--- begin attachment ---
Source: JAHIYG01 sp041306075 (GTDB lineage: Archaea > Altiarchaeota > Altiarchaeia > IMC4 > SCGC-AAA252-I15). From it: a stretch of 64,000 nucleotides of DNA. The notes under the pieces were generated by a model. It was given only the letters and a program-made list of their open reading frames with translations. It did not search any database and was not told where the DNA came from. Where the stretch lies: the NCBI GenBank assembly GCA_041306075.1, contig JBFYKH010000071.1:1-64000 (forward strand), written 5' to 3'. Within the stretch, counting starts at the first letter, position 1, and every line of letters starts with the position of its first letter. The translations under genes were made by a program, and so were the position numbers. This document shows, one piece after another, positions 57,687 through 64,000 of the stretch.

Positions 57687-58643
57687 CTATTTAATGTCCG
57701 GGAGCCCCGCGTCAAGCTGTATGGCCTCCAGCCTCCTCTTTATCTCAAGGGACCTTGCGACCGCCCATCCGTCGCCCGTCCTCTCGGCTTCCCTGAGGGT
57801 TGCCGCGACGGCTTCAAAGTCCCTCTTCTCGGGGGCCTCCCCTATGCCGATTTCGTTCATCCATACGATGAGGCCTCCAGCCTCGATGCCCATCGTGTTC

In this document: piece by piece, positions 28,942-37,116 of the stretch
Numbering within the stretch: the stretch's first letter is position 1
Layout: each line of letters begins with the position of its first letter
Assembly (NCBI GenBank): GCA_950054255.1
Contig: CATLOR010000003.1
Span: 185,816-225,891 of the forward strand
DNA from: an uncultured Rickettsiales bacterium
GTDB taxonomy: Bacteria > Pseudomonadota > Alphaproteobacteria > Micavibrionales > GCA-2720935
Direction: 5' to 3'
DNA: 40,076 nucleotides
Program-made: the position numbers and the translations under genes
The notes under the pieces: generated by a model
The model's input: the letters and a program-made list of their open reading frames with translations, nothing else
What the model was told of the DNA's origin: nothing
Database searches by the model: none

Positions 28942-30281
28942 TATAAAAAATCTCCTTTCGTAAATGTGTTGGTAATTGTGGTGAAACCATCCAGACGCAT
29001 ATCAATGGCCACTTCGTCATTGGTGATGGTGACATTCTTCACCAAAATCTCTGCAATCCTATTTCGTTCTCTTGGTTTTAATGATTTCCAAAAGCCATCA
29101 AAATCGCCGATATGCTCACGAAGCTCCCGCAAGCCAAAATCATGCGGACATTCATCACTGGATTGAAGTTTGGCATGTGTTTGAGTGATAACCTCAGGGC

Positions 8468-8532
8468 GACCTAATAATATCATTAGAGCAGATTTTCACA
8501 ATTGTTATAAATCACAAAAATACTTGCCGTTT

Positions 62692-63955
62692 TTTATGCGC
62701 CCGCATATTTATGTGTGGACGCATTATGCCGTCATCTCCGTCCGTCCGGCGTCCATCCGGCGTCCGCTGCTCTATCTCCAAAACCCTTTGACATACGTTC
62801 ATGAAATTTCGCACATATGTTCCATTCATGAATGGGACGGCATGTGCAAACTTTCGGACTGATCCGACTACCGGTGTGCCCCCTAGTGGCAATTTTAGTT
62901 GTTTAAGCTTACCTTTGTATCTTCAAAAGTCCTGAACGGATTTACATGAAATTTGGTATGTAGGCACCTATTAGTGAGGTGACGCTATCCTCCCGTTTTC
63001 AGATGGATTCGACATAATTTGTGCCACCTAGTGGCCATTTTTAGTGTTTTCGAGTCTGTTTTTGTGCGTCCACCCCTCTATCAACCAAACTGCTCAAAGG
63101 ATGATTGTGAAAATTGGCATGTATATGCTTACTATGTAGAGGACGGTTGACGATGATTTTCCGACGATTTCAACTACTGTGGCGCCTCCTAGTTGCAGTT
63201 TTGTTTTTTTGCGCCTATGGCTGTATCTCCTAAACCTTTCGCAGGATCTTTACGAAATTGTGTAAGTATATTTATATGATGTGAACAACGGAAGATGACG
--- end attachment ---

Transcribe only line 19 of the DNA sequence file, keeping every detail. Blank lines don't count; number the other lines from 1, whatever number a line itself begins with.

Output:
What the model was told of the DNA's origin: nothing